We reached Sandy Beach this morning at low tide. A bedraggled eagle hunches on the roof of the mine ventilator shaft. When I look away, distracted by a silver salmon splashing off shore, the eagle flies down the beach and over a resting murder of crows. Since the eagle is heading in the direction of its nest, I assume it is just returning home, tired of roosting in the rain.
Four other eagles are bickering with crows when we reach the little bay formed by the collapse of subsea mining tunnels a hundred years ago. Dive-bombing crows forced one of the eagles off the beach and onto the top of a splintered piling.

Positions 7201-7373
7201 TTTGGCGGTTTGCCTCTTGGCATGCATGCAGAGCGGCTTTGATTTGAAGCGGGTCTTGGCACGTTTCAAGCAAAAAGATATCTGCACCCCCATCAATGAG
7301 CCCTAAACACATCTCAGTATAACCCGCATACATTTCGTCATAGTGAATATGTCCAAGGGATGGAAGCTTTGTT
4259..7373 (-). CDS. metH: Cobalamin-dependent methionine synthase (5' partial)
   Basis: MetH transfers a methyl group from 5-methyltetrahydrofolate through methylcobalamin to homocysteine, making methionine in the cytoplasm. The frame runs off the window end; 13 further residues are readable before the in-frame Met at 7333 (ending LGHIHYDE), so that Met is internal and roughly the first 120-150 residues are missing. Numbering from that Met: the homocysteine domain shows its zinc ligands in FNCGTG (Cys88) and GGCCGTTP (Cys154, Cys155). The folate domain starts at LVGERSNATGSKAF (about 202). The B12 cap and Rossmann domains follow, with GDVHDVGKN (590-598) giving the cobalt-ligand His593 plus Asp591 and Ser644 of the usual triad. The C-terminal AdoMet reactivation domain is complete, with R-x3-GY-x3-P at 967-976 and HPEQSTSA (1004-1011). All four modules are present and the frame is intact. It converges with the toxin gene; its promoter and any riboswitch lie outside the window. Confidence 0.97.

Apparently menaced by a crow a fraction of its size, the eagle takes off. The crow, a much more agile flyer that the eagle, grabs at the eagle’s tail and wing feathers as the eagle makes for a spruce tree roost just over my head. I look around for Aki and find her tucked away safely in the woods.